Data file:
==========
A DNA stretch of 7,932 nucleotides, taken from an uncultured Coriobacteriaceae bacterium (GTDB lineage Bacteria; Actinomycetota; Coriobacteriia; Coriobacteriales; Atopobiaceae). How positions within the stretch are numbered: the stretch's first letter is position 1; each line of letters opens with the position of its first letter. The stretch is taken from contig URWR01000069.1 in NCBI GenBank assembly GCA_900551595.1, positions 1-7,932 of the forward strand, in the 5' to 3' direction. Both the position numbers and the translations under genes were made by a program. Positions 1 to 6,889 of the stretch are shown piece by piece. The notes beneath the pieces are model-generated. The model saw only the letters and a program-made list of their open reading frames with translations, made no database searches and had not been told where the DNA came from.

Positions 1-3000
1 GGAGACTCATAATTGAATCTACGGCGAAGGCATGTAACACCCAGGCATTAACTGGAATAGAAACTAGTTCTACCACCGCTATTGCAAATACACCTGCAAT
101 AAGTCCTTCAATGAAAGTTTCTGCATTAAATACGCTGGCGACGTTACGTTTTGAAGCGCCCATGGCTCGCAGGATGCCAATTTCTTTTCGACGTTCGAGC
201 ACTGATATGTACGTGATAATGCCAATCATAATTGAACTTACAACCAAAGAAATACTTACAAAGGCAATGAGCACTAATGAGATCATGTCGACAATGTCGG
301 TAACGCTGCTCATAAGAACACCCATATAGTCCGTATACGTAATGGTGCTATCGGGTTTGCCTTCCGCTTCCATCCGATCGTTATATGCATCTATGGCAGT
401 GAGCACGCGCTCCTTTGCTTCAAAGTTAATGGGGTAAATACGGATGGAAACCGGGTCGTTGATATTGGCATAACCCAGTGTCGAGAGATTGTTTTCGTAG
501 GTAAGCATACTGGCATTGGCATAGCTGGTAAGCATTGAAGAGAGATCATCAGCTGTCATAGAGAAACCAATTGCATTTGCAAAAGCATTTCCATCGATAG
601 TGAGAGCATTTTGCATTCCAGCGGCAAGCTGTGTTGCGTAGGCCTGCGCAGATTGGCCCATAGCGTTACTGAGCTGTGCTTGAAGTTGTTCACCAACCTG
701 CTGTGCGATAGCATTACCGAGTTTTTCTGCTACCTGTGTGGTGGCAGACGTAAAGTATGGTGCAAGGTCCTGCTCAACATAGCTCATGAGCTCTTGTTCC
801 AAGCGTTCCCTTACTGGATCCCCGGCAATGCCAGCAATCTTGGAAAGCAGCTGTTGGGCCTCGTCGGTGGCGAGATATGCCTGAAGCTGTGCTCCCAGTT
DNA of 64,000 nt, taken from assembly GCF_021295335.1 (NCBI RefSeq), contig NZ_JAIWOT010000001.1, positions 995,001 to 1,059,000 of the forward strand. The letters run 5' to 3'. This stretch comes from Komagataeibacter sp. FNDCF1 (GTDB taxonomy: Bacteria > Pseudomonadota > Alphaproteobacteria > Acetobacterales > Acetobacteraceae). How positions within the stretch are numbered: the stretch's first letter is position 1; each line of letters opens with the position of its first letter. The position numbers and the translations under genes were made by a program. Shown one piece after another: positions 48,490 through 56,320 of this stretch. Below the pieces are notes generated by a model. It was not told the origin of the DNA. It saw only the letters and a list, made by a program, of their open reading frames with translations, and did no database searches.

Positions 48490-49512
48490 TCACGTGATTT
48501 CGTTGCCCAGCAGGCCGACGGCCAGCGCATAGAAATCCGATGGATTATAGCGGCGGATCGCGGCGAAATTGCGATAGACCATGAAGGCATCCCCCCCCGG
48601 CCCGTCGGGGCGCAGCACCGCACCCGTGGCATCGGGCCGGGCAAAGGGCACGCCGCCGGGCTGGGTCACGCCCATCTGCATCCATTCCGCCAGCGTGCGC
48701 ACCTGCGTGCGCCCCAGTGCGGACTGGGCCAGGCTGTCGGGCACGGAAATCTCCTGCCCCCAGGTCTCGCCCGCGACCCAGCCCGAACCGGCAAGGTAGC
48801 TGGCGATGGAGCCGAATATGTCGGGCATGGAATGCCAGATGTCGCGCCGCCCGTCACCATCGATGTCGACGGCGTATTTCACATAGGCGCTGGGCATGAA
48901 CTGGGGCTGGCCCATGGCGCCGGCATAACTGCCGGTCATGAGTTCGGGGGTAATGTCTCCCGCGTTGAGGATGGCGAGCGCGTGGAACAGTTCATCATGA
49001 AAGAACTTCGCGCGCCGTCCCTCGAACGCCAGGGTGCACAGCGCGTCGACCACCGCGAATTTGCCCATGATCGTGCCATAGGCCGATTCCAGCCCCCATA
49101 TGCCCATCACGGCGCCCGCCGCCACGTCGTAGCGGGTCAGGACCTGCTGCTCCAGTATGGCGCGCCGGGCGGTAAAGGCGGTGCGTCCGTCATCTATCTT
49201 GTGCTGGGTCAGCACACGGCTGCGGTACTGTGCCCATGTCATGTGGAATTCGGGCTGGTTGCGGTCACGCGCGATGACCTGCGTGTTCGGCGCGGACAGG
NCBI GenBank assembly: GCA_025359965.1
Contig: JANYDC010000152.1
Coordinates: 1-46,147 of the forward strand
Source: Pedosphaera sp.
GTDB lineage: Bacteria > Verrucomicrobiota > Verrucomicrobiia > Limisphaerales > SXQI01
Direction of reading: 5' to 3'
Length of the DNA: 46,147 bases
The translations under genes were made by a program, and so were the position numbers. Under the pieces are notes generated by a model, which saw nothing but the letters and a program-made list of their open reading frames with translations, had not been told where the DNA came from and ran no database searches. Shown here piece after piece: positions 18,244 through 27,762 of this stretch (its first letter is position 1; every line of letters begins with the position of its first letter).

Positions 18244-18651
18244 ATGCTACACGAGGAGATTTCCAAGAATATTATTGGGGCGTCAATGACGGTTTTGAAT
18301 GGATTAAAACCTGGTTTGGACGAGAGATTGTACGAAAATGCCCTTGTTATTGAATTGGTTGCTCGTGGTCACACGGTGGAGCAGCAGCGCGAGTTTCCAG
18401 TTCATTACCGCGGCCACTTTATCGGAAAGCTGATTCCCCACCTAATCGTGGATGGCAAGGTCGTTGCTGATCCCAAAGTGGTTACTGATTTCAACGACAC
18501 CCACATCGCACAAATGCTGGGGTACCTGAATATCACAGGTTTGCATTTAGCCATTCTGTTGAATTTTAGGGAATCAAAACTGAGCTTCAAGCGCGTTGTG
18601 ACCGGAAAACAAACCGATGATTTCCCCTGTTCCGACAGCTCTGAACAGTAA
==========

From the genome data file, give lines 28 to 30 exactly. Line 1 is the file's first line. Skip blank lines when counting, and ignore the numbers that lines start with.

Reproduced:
Direction of reading: 5' to 3'
Length of the DNA: 46,147 bases
The translations under genes were made by a program, and so were the position numbers. Under the pieces are notes generated by a model, which saw nothing but the letters and a program-made list of their open reading frames with translations, had not been told where the DNA came from and ran no database searches. Shown here piece after piece: positions 18,244 through 27,762 of this stretch (its first letter is position 1; every line of letters begins with the position of its first letter).